The Tibbetts case marked the seventh time that Mr. Kasich has commuted a death sentence to life without parole since he took office in 2011.

In March, Mr. Kasich stepped in to prevent the execution of William T. Montgomery for the 1986 robbery murder of Debra Ogle, 20, of South Toledo.

In that case, the governor agreed with the parole board which, among other things, questioned the prosecution’s failure to disclose to the defense a police report that raised doubts as to whether Ms. Ogle had been killed on the date police said.

Montgomery is now serving life without parole for Ms. Ogle’s death. He was already serving a separate life sentence for the murder of her roommate, Cynthia Tincher, 19.

Source: Toledo Blade, Jim Provance, July 20, 2018

Gov. John Kasich commutes death sentence of Cincinnati killer Raymond Tibbetts

Jury box
A Cincinnati killer scheduled to be executed on Oct. 17 has been spared the death penalty after a juror's plea to Gov. John Kasich.

Kasich went against the recommendation of the Ohio Parole Board on Friday and commuted the death sentence of Raymond Tibbetts to life in prison without the possibility of parole.

Kasich delayed Tibbetts’ execution in February, citing a letter the governor received from a Cincinnati juror who said Tibbetts' trial was flawed and asked that Tibbetts be spared.

Juror Ross Geiger said he would not have voted for the death penalty if he had known the horrible conditions of Tibbetts' childhood. Under Ohio law, Geiger's single vote for a life sentence would have prevented the death penalty.

After receiving Geiger's letter, Kasich asked the Ohio Parole Board to review Tibbetts' case. The board held a hearing June 14 and later voted 8-1 against recommending clemency for Tibbetts, according to a report issued June 21.  The board originally voted 11-1 in January 2017 against mercy for Tibbetts.

A statement from Kasich's office Friday explained the governor's decision:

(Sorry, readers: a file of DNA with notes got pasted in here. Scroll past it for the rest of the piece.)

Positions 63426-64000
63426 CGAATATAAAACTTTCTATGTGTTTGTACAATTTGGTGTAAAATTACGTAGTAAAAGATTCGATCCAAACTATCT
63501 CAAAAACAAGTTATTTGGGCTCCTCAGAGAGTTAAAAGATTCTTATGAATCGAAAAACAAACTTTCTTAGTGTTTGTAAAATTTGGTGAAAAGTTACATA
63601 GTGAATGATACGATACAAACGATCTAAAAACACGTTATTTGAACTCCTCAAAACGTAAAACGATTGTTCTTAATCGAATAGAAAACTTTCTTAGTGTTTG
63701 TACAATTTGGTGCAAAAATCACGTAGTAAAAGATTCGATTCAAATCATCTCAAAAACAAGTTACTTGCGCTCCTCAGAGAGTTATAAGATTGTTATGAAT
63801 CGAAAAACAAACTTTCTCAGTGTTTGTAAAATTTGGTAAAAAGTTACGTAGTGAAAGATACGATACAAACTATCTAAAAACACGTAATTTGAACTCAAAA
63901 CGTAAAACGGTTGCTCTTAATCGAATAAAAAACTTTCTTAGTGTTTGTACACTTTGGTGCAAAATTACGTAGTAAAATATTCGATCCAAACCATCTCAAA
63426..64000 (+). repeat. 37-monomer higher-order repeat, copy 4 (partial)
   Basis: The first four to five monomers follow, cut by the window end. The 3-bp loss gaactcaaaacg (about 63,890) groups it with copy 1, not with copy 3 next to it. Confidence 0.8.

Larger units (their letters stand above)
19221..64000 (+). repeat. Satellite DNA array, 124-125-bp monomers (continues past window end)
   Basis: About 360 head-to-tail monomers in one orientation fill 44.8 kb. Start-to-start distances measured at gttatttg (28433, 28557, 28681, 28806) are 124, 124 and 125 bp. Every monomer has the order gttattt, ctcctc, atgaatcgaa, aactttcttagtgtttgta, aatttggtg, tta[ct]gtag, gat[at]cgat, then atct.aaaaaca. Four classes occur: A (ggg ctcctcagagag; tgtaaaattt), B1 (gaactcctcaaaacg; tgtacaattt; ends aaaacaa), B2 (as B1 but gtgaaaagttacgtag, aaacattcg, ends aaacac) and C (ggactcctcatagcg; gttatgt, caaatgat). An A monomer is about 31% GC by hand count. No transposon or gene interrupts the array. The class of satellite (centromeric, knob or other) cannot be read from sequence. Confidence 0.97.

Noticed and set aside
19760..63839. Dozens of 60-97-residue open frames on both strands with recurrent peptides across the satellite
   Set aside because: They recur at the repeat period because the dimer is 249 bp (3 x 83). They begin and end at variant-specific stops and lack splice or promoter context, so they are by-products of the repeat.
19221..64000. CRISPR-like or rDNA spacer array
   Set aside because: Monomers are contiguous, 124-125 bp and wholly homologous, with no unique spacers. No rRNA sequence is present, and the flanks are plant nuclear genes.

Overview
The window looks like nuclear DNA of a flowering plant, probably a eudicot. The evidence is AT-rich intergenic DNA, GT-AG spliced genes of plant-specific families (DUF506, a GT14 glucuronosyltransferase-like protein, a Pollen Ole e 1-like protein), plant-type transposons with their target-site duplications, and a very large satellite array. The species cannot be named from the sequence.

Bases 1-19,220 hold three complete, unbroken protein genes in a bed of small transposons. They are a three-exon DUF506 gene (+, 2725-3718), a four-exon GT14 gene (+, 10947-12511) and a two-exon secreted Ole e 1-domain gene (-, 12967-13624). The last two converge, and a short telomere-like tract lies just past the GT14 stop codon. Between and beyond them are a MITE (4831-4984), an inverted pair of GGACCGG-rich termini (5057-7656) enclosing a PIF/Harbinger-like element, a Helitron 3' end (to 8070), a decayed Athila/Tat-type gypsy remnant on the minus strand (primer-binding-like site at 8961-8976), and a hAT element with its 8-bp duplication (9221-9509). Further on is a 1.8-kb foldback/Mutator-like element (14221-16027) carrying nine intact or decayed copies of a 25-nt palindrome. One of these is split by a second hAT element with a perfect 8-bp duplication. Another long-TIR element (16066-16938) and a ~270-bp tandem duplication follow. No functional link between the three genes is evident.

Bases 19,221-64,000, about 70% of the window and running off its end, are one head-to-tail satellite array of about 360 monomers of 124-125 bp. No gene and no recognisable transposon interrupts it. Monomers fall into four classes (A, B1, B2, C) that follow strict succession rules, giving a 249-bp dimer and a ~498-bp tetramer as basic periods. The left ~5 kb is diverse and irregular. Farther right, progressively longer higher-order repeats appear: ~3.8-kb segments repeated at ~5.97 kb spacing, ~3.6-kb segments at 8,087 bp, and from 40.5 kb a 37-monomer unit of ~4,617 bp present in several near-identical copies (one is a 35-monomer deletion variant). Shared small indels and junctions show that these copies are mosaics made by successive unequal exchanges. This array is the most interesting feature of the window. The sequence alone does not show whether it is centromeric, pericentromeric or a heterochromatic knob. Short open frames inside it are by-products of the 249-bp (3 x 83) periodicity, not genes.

"Tibbetts’s commutation is being granted as a result of fundamental flaws in sentencing phase of his trial. Specifically, the defense’s failure to present sufficient mitigating evidence, coupled with an inaccurate description of Tibbetts’s childhood by the prosecution, essentially prevented the jury from making an informed decision about whether Tibbetts deserved the death penalty."

Hamilton County Prosecutor Joe Deters released this statement through a spokesperson:

“John is the governor and he has every right to do what he did.  We do not have to agree with it but he is the governor and it is over.”

An attorney for Tibbetts, Erin Barnhart, said in part:

 "Governor Kasich has done our State a great service today by rectifying this wrong and ensuring that the checks and balances in our criminal justice system can work.”

In his Jan. 30 letter, Geiger told Kasich he believed he and other jurors were misled by attorneys about the “truly terrible conditions” of Tibbetts’ upbringing.

“After reviewing the material, from the perspective of an original juror, I have deep concerns about the trial and the way it transpired,” Geiger wrote to the governor. “This is why I am asking you to be merciful.”

At the review hearing, Geiger said jurors weren't told about Tibbetts' claims that he and his brothers were tied to a single bed at the foster home, weren’t fed properly, were thrown down stairs, had their fingers beaten with spatulas and were burned on heating registers. He said he didn't learn about it until he started researching the case on the internet and found it in Tibbetts’ application for mercy last year.